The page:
ECO 2315 Chapter 7: Chapter 7 Macroeconomics Book Notes

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ECO - Economics
ECO - Economics ECO 2315
Vacaflores Rivero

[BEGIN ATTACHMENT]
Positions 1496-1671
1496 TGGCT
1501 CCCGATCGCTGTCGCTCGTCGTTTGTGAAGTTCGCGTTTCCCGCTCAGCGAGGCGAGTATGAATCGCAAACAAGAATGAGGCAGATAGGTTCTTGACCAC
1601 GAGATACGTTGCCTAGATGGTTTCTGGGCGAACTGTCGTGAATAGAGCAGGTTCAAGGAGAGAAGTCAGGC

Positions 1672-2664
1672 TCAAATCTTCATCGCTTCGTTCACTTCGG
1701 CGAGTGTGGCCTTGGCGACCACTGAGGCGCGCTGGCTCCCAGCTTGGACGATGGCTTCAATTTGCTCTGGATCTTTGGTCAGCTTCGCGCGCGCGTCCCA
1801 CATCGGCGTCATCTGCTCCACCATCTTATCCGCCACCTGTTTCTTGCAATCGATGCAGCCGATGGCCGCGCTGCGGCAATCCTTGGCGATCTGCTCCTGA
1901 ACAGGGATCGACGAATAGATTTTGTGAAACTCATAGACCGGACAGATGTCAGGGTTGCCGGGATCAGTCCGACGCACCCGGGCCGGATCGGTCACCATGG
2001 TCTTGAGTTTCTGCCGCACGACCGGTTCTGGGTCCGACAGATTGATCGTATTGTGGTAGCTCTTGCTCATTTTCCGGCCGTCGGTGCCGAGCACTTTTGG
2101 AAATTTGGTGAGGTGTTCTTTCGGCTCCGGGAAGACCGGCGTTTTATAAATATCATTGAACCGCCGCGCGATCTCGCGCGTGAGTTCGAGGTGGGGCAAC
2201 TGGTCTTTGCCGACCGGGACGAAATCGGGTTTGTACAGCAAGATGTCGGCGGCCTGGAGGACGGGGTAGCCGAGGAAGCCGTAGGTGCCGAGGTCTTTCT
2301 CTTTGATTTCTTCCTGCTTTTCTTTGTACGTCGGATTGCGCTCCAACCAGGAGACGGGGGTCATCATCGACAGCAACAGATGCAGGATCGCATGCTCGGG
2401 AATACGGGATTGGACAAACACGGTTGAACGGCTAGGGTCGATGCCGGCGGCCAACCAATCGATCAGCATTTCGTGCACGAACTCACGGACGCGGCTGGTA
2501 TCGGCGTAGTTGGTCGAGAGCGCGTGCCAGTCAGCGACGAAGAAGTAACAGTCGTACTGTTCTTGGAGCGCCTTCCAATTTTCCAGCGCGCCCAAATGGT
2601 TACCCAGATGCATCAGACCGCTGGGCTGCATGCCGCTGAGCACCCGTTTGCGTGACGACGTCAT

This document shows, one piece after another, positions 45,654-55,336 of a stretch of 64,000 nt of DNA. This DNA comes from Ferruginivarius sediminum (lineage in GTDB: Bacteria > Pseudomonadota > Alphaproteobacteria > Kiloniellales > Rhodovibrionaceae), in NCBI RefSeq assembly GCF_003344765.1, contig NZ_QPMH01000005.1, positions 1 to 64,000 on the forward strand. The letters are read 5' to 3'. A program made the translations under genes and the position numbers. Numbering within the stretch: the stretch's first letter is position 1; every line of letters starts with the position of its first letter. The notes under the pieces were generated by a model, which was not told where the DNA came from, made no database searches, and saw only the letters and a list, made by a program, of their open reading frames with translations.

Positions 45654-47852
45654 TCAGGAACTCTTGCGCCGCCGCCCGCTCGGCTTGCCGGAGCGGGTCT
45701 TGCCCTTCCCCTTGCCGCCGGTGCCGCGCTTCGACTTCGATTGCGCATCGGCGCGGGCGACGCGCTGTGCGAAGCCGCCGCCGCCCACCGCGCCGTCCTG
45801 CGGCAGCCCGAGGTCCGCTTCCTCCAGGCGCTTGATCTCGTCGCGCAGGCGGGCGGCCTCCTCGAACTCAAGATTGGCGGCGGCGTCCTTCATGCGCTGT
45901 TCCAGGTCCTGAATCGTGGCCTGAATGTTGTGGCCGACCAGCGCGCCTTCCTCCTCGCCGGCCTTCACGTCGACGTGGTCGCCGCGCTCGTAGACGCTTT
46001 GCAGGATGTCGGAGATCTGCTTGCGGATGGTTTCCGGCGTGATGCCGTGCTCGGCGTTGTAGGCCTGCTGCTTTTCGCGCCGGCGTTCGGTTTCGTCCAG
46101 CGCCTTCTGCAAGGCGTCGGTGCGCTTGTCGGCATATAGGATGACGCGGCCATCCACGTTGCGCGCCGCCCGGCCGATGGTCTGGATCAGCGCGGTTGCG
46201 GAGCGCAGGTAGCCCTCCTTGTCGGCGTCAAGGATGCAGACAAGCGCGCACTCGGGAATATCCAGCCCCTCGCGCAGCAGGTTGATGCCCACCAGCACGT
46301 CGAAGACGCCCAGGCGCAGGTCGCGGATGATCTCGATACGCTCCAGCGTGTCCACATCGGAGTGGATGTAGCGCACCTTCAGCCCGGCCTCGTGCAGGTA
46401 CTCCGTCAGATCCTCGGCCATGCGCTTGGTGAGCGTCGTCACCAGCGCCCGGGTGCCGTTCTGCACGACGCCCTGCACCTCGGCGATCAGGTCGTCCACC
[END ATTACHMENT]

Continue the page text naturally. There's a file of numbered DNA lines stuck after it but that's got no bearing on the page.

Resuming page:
Chapter 7: Production and Growth Chapter Introduction An economy’s GDP measures both the total income earned in the economy and the total expenditure on the economy’s output of goods and services. The level of real GDP is a good gauge of economic prosperity. The growth of real GDP is a good gauge of economic progress. 1. Examine international data on real GDP per person. 2. Examine the role of productivity-the amount of goods and services produced for each hour of a worker’s time. 3. Consider the link between productivity and the economic policies that a nation pursues. 7-1: Economic Growth Around the World The growth rate of a country measures how rapidly real income per person grew in the typical year. 7-2: Productivity: Its Role and Determinants Productivity is a summarized reason for why living standards vary so much around the world. 7-2a: Why Productivity Is So Important Productivity: The quantity of goods and services produced from each unit of labor input. Productivity is the key determinant of living standards and that growth in productivity is the key determinant of growth in living standards. An economy’s GDP measures two things at once: 1. The total income earned by everyone in the economy. 2. The total expenditure on the economy’s output of goods and services. These two things must be equal Economy’s Income IS the Economy’s Output A nation can enjoy a high standard of living only if it can produce a large quantity of goods and services. 7-2b: How Productivity Is Determined Productivity is determined by the factors of production: 1. Physical Capital Physical Capital: The stock of equipment and structures that are used to produce goods and services. It can be referred to as just capital. • Workers are more productive when they have tools with which to work. The better the tools, the more output there would be. • An important feature of capital is that it is a produced factor of production. This means that it is an input into the production process that in the past was an output from the production process. • Capital is a factor of production used to produce all kinds of goods and services, including more capital. 2. Human Capital Human Capital: The knowledge and skills that workers acquire through education, training, and experience. Like physical capital, human capital is a produced factor of production. Human capital refers to the resources expended transmitting this understanding to the labor force. 3. Natural Resources Natural Resources: The inputs into the production of goods and services that are provided by nature, such as land, rivers, and mineral deposits. Two Forms of Natural Resources: 1. Renewable 2. Nonrenewable Natural resources are not necessary for an economy to be highly productive in producing goods and services. 4. Technological Knowledge Technological Knowledge: Society’s understanding of the best ways to produce goods and services. Tech knowledge refers to society’s understanding of how the world works. The Production Function It describes the relationship between the quantity of inputs used in production and the quantity of output from production. Y = AF(L, K, H, N) Y-Quantity of Output L-Quantity of Labor K-Quantity of Physical Capital H-Quantity of Human Capital N-Quantity of Natural Resources F()-A function that shows how the inputs are combined to produce output. A-A variable that reflects the available production technology. When technology improves, A rises. The economy produces more output from any given combination of inputs. Many production functions have a property called constant returns to scale. If a production function has constant returns to scale. Then doubling all inputs causes the amount of output to double as well. Mathematically, we write that a production function has constant returns to scale if, for any positive number x, xY = AF(xL, xK, xH, xN) A doubling of all inputs would be represented by this equation by x = 2. The right side shows the inputs doubling, and the left side shows output doubling. Set x = 1/L so that the preceding equation becomes Y/L = AF(1, K/L, H/L, N/L) Y/L-Output Per Workers, a measure of productivity. This equation says that labor productivity depends on Physical Capital Per Worker (K/L), Human Capital Per Worker (H/L), and Natural Resources Per Worker (N/L) State of Technology A. 7-3: Economic Growth and Public Policy What can government policy do to raise productivity and living standards? 7-3a: Saving and Investment One way to raise future productivity is to invest more current resources in the production of capital. For society to invest more in capital, it must consume less and save more of its current income. Encouraging saving and investment is one way that a government can encourage growth and, in the long run, raise an economy’s standard of living. 7-3b: Diminishing Returns and the Catch-Up Effect Diminishing Returns: The property whereby the benefit from an extra unit of an input declines as the quantity of the input increases. Another way to define D.R. is, as the stock of capital rises, the extra output produced from an additional unit of capital falls. In other words, when workers already have a large quantity of capital to use in producing goods and services, giving them an additional unit of capital increases their productivity only slightly. Illustrating the Production Function: This shows how the amount of capital per worker influences the amount o
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